Not long ago, I read the results of a new survey. It kind of blew my mind.
Orbitz Media asked content creators about the amount of time they spend blogging. They found the average blog post now takes 3 hours and 57 minutes to write. That’s up 65 percent from 2014! The same survey shows 52 percent of bloggers report that it’s getting harder to get readers to engage with their content. WOW.
We live in a world dominated by a relentless and never-ceasing stream of content. But libraries can’t just turn off our content communications streams. Our very existence depends on our ability to educate the public about what we offer. We use our content to convince people to use the library.
So, what’s the solution, when your library staff is overworked, and your audience is oversaturated? Be more efficient.
There is a way to make your work stretch further and get your communication into the world. You can do this by republishing your content.
What is republishing content?
When you republish, you take an old press release, blog post, infographic, or video, and update it to include new and relevant information.
If your library has been publishing content for a while, you probably have quite a catalog. Most of it is still useful and relevant! Good content will never go out of style. These “evergreen” pieces of content are opportunities for you to republish.
Republishing content has many advantages for libraries.
- It saves you time.
- It improves your library’s chances of being found in search. When you improve content in the republishing process, you optimize it to bring it up to today’s best practices for headlines, tags, keywords, and length. That leads to improved search results.
- It helps you to fill your editorial calendar when ideas and staff are sparce.
- Your audience has changed since your original publish date. You’ve gained new cardholders and fans.
- Your audience needs a reminder that you offer certain services.
How do you decide what pieces of content to republish?
Here are some ground rules.
First, take inventory of what you have already. This is called a content audit. Use a spreadsheet or organizational software to write down the blog posts, videos, and other pieces of content you previously published (and start keeping track of the new additions).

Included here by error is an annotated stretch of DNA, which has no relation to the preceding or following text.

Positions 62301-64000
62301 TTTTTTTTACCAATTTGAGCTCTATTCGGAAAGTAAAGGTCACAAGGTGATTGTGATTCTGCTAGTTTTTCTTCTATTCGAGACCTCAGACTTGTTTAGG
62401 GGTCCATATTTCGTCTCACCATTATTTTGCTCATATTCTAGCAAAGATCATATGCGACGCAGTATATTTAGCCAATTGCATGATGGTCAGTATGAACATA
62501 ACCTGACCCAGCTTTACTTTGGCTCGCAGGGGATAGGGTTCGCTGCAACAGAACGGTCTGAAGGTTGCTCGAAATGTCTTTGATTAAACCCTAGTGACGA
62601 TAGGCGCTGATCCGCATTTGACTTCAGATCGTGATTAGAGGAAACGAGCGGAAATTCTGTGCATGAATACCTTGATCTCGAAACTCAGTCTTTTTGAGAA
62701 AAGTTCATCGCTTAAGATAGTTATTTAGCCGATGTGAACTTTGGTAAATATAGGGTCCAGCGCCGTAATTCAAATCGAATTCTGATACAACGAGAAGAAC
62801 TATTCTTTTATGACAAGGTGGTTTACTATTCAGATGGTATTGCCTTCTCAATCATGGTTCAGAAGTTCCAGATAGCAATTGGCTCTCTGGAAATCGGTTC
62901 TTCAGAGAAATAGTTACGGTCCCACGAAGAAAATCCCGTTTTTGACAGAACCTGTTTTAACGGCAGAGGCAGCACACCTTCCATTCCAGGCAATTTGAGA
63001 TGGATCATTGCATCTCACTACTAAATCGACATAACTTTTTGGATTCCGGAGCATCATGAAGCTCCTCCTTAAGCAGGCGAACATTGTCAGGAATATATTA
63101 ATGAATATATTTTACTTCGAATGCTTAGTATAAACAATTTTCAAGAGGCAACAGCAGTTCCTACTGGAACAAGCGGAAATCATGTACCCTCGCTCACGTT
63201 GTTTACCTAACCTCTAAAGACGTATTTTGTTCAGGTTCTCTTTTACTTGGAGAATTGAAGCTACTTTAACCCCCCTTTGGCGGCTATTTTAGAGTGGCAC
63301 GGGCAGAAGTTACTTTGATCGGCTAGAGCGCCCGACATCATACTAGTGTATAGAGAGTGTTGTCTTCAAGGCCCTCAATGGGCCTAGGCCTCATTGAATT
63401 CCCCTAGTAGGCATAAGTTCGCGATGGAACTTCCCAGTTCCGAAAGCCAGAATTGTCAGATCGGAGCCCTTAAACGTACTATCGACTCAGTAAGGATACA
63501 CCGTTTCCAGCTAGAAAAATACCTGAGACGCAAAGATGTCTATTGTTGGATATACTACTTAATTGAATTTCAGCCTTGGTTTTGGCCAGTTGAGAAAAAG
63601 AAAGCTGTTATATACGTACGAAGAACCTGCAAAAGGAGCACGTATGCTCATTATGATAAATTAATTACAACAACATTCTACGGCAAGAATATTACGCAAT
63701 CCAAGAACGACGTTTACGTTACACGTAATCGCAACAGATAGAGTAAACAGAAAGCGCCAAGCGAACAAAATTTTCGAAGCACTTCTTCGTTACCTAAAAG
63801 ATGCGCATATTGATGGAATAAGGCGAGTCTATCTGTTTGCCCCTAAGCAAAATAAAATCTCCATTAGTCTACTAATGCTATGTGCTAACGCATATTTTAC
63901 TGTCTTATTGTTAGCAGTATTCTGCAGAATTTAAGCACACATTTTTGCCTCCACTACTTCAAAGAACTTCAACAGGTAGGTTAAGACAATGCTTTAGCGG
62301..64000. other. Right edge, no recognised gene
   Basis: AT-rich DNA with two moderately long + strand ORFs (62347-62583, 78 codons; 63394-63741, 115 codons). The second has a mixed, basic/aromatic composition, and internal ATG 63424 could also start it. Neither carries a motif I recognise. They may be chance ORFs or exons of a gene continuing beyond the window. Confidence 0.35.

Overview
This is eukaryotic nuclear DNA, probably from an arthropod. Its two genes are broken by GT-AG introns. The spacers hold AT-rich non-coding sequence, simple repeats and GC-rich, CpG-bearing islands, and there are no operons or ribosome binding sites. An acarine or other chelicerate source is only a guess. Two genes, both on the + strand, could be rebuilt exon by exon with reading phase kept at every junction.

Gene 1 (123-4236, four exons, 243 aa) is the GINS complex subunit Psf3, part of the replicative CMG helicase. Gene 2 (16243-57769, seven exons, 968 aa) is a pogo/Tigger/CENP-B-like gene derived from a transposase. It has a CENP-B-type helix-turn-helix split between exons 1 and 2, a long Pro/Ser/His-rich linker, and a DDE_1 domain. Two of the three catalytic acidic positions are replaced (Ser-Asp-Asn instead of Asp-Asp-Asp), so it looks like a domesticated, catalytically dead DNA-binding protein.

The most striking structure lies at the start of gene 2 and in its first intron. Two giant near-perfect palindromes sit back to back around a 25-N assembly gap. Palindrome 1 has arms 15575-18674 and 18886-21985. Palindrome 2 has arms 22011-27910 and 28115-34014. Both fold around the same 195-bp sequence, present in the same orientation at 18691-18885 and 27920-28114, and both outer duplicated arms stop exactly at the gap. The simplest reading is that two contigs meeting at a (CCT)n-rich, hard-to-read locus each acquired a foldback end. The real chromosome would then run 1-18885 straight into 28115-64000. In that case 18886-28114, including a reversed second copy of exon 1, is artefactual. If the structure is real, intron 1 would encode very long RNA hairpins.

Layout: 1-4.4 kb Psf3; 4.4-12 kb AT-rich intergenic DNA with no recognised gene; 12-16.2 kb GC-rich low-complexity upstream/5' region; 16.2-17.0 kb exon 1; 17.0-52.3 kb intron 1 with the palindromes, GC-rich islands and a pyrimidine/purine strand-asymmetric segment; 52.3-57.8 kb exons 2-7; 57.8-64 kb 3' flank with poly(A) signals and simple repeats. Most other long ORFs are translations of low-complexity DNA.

In your audit, make note of the following:
- The type of content (blog post, press release, video, brochure, etc.)
- The original publish date
- The original headline
- The keywords or tags used in the original piece
- The word count or length of the content
- The number of views, likes, comments, and shares the content originally received
Now you’re ready to make some decisions. What are your marketing goals? Are you (or your supervisors) looking to drive more people to your library webpage? Are you trying to increase social media engagement? Once you establish your goals, look at your old posts and determine which ones will help you reach those goals.
For example, if you want to drive more people to your webpage, and you have a video about your genealogy databases that drove a lot of traffic to your website at the time it was published, mark the video to be updated. It will likely have the same effect today, particularly if it’s refreshed.
Here’s another example. Let’s say your library director really wants to see likes, shares, and comments increase on your library’s new Instagram account. In your list of old content, you notice a blog post from two years ago about a uniquely themed story time that drove a lot of engagement when you posted it on Facebook. Mark that post to be updated. Chances are, with some careful recrafting, it will create the same kind of audience reaction when the updated version is promoted on Instagram.
Once you identify the pieces of content you wish to republish, it’s time to update those pieces. Here’s a checklist of options for updating your content.
- Are the statistics still relevant?
- Are the links and resources still available?
- Are quotes still relevant?
- Are there new keywords or tags to add?
- Can you freshen up the headline?
- Do you need to adjust the original length of the piece to make it longer or shorter, based on current best practices?
- Can you add a poll, a survey, or a comment section to enhance the content experience?
If your original piece of content requires no changes, you can republish it in its original form. Make a note at the beginning to let your readers or viewers know that you’ve republished it without changing it. You might say, “Here’s a popular blog post you may have missed” or “Here’s something from our archives.” Include the original post date for full transparency.
Have you republished content? What were the results? Share your experience in the comments.
A few months ago, I wrote about another way to stretch your content distribution. Here is the article: Re-purposing Content Saves You Time and Reaches Your Whole Audience. Here’s How to Do It Right.
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